absence (control) of the IG predator Favella ehrenbergii before and after incubation for 24 hours. (b) Percentage of
the resource Scrippsiella trochoidea population being immobile in presence or absence (control) of the IG predator
after incubation for 24 and 48 hours (statistics given in Tables 13 and 14). Error bars correspond to one standard
deviation, n ¼ 4. Significant differences between treatments and the controls are marked by an asterisk (a: twotailed t-tests; b: two-way ANOVA and Tukey HSD post hoc test).
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Fig. 5. Swimming speed [lm s1] of the IG prey Gyrodinium dominans and the resource Scrippsiella trochoidea in
the controls (both species present and IG predator absent) and in the treatments where the IG predator Favella
ehrenbergii was present. Significant differences between the species are marked by an asterisk (two-tailed t-tests).
significant effect on the ingestion by the IG prey
as determined by the percentage of individuals
containing food vacuoles after 24 hours of
incubation (t ¼ 6.42, df ¼ 6, p , 0.001, two-tailed
t-test; Fig. 4a). While the share of individuals
containing food vacuoles increased only slightly
from 12% 6 2% to 18% 6 1% in the absence of
the IG predator, this proportion increased from
13% 6 2% to 46% 6 9% when the IG predator
was present (ranges represent standard deviations). As we detected a mortality rate of
approximately 0.22 d1 in the presence of the
IG predator, indicating predation on the smaller
IG prey, higher shares of food vacuole-containing
cells could have resulted from selective predation
of the IG predator on IG prey without vacuole
contents. This would have artificially increased
the share of vacuole-containing IG prey cells in
the population. However, this hypothesis could
be rejected as there were significantly higher total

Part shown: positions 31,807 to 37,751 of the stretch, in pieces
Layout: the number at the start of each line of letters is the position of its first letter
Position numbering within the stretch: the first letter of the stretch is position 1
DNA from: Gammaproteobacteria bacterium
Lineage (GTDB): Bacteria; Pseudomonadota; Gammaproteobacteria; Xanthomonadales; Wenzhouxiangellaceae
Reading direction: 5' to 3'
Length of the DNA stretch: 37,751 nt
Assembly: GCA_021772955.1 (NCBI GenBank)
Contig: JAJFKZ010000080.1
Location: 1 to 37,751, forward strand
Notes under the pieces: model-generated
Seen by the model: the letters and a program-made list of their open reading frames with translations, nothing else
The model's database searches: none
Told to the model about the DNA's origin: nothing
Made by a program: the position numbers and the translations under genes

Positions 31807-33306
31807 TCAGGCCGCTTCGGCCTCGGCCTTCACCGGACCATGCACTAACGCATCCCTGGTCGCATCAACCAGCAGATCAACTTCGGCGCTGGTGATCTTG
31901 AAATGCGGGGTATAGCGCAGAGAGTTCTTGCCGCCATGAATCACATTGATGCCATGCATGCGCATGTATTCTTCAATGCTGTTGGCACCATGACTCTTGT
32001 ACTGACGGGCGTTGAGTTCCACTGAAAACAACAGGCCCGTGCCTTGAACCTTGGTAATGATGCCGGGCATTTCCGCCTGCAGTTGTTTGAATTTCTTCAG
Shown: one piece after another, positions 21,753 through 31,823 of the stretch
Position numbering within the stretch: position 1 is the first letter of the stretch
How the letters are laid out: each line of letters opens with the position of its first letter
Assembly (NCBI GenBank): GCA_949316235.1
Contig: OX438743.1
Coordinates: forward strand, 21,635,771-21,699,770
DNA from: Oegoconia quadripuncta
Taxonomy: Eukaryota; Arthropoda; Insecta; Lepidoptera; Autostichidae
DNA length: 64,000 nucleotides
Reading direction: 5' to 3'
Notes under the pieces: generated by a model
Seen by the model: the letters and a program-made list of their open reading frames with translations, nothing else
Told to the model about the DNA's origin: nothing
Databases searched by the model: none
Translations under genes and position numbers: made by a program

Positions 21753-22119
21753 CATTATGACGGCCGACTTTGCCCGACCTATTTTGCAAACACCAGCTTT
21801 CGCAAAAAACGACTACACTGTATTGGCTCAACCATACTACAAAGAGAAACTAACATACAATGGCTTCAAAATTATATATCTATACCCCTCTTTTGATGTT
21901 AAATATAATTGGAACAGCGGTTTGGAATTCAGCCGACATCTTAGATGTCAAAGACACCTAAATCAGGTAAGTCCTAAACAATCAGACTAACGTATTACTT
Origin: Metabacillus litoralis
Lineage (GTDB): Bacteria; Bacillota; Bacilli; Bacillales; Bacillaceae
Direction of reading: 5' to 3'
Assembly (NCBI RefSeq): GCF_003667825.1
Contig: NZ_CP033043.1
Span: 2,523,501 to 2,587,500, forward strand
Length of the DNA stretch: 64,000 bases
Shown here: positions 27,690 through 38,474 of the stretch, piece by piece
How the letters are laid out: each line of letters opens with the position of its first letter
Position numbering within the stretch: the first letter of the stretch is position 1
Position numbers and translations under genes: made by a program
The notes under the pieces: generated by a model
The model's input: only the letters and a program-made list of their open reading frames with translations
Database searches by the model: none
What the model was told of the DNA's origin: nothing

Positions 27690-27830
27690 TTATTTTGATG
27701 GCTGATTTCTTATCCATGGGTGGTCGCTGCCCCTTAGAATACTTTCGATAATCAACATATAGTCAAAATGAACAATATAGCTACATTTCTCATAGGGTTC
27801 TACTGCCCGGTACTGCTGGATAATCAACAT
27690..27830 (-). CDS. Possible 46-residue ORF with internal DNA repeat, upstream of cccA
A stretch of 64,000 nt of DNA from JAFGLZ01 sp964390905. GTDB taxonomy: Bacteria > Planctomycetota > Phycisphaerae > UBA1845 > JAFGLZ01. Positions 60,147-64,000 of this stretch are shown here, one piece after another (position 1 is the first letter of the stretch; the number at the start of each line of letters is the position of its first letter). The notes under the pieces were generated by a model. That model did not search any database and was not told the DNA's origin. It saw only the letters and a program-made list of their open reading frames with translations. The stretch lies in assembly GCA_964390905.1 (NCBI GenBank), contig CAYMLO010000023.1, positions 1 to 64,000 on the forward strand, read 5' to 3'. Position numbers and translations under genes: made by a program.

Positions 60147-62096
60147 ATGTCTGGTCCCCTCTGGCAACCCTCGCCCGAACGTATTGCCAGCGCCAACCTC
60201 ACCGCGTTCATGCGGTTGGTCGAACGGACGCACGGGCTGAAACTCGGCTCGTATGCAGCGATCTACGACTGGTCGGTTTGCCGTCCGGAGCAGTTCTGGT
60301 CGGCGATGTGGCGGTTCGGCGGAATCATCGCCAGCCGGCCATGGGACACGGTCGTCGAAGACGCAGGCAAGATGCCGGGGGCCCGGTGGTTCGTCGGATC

concentrations of vacuole-containing cells in
treatments where the IG predator was present
when compared to the controls (t ¼ 9.89, df ¼ 6, p
, 0.0001, two-tailed t-test).
Exp. II: ‘‘Enhanced IG prey feeding’’ experiment
Our hypothesis was that the mechanism
behind the previously observed higher growth
of IG prey was an enhanced food uptake by the
IG prey. Thus, we investigated if the presence of a
different isolate of the IG predator also produced
the observed positive effect in growth of IG prey
and, consequently we also investigated food
uptake. Due to the possibility of IGP (i.e., IG
prey could also be prey items for IG predator), it
was not possible to directly disentangle the
individual predation impact of each predator
species in our IGP model system. We therefore
focused on the food vacuole content of the IG
prey as a proxy for ingested prey by the predator
(Fig. 4a).
Furthermore, we accounted for swimming
behavior and velocity of the resource and the
IG prey when exposed directly to the IG
predator. Our results showed no differences
between the controls and treatments with the
IG predator when looking at the swimming
velocity of resource and IG prey (Fig. 5). There
were also no detectable changes in swimming
patterns. However, swimming velocity differed
significantly between species (means of all
treatments with and without IG predator: IG
prey: 167 lm s1, resource: 361 lm s1, t ¼ 30.59,
df ¼ 14, p , 0.0001, two-tailed t-test; Fig. 5).
The presence of the IG predator had a strongly
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Exp. III: Experiment on chemical stimulation
and swimming behavior
A possible mechanism behind the observed
enhanced food uptake by the IG prey was
stimulation by chemical compounds released by